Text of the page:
A poet to save the Earth.

Husband and I went to see The Frogs Saturday night. Not the original Greek one, the modernised musical. It was at the Mumford Theatre.
It was a fun production, and a really wonderful date night!
But, they substituted the writers. Instead of popping down to Hades to fetch Aeschylus and ending up with a poetic duel between Aeschylus and Euripides; Dionysus went to fetch Bernard Shaw, who ended up having a battle of words with Shakespeare.
I was a bit surprised by the choice of Shaw and then slightly disappointed by the Shakespeare selection. Shakespeare is too easy a pick, surely. And with the number of Shakespeare plays currently in production and the popularity of his poetry, I don’t think he really needs bringing back. Did he ever leave?
So, I started thinking, who would I chose to bring back? Which dead writer do I think could speak to our current situation?
Of course, Aristophanes says he wants a poet, but his poets were what we call playwrights. He wanted to bring back a writer whose work was performed to a large public.
A playwright it is, then.
Well, how about J.B. Priestly? Surely the central message of An Inspector Calls about the wide reaching effects of our mist callous actions could be spoken to even greater effect in today’s global economy. But, like Shakespeare, this play had never really left our stages.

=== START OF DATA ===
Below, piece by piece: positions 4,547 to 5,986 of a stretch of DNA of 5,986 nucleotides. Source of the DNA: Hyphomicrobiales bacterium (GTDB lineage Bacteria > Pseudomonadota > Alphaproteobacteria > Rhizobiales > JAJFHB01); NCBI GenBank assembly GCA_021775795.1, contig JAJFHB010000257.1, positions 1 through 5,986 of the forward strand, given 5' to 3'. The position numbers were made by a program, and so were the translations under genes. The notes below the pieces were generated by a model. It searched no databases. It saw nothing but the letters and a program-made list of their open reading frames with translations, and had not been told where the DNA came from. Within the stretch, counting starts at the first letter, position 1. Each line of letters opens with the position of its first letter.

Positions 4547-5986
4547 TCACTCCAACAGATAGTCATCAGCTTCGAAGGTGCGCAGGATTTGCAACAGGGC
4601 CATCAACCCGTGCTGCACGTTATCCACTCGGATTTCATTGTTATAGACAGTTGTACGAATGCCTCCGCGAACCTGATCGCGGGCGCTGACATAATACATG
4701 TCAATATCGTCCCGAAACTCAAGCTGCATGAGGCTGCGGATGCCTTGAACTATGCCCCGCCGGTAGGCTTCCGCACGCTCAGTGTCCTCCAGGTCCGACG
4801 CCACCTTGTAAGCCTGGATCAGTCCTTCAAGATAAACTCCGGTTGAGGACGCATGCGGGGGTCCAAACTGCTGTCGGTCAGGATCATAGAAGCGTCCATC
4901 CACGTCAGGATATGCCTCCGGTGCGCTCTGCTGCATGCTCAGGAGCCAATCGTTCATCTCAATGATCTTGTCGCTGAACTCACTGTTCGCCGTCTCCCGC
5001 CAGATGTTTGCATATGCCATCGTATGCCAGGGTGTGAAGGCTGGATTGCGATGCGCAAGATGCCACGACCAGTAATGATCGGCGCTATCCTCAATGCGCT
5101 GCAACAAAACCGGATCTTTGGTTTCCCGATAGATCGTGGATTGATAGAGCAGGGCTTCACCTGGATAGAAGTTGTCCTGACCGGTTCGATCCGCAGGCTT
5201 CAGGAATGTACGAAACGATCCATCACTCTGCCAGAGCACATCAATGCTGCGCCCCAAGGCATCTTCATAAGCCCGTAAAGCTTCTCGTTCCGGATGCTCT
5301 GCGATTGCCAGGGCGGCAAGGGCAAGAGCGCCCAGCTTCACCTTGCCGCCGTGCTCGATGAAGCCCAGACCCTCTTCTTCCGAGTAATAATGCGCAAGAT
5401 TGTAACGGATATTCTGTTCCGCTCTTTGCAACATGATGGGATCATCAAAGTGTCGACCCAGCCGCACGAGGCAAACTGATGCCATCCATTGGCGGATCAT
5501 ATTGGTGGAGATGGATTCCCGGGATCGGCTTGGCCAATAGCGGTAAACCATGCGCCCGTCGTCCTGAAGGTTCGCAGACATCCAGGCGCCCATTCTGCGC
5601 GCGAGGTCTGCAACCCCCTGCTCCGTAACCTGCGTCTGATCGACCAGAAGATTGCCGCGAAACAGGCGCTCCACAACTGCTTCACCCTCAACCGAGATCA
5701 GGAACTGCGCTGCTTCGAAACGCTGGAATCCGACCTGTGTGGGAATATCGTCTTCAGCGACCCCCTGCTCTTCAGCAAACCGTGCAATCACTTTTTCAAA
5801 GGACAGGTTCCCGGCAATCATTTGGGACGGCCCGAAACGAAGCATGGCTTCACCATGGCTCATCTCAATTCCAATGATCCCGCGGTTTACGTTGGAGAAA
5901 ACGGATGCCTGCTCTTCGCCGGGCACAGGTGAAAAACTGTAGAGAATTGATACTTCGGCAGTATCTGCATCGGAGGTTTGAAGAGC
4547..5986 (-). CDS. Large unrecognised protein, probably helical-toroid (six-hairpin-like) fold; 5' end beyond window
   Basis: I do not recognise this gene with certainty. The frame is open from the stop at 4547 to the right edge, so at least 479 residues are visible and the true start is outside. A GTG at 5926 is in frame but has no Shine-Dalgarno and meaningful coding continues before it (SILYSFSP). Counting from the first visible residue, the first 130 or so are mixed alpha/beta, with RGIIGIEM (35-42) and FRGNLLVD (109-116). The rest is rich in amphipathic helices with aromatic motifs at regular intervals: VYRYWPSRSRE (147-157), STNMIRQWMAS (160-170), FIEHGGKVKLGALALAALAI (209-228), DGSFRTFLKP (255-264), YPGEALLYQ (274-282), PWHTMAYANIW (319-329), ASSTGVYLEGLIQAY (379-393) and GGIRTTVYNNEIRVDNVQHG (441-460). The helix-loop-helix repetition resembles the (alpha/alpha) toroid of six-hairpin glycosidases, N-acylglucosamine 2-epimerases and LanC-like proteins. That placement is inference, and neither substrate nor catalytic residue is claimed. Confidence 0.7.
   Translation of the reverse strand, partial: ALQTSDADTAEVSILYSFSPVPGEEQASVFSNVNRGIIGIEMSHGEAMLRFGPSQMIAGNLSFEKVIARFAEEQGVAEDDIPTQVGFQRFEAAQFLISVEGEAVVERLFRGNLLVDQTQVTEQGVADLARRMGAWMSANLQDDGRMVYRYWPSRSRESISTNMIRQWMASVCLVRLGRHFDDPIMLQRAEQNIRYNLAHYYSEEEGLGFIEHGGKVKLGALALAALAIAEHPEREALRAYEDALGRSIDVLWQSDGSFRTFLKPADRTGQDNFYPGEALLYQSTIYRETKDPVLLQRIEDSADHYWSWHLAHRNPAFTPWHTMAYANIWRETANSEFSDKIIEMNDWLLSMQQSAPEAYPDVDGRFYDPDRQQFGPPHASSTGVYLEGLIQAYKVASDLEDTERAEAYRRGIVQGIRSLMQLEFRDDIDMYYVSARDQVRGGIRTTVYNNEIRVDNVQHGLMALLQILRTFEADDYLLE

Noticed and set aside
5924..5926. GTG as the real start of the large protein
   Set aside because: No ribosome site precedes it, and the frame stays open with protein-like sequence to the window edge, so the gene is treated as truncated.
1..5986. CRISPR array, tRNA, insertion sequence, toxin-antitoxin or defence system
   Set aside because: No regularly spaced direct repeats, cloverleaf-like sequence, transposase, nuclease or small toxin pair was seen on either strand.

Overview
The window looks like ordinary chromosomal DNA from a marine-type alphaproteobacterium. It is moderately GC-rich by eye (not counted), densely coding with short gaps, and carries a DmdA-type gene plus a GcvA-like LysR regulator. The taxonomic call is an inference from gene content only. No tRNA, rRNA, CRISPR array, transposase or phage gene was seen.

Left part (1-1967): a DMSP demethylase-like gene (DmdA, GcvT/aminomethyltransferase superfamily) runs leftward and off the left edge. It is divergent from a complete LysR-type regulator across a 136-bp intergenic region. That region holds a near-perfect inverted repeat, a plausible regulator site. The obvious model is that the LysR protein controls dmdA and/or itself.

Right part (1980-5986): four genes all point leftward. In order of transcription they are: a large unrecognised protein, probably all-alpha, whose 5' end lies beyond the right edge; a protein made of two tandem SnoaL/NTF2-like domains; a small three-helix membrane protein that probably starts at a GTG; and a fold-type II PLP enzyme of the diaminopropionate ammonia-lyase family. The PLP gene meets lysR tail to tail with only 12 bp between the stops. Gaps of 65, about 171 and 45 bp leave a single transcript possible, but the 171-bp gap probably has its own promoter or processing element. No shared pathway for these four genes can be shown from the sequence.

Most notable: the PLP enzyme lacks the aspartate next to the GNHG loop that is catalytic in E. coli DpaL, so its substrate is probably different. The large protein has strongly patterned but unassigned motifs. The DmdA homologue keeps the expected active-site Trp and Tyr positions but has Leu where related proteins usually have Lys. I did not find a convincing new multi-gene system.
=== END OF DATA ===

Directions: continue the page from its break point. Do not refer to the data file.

Perhaps Oscar Wilde, then. His trivial characters with their endless wit would fit right in with our modern media of quips in 140 characters or less.
My final suggestion is J. M. Barrie. Not just Peter Pan (though, really, that play about never wanting to grow up, about the power of belief and the trap of the roles we choose; could take us all a long way), what about Quality Street? In Quality Street Pheobe pretends to be a younger girl, her own nice, in order to go to a ball with a man she loves, only to discover that he loves her – the real her, and not the silly, younger version at all. Surely all that Barrie has to say about aging will help us now with our aging population. What about The Admirable Chrichton and it’s exploration of how the stories we tell differ from the experiences we share and how those class divisions, which vanish when people are stranded on a desert island, return in full force once those people return to society. Societal pressures and their impact on family life, could there be a more perfect subject to explore today?


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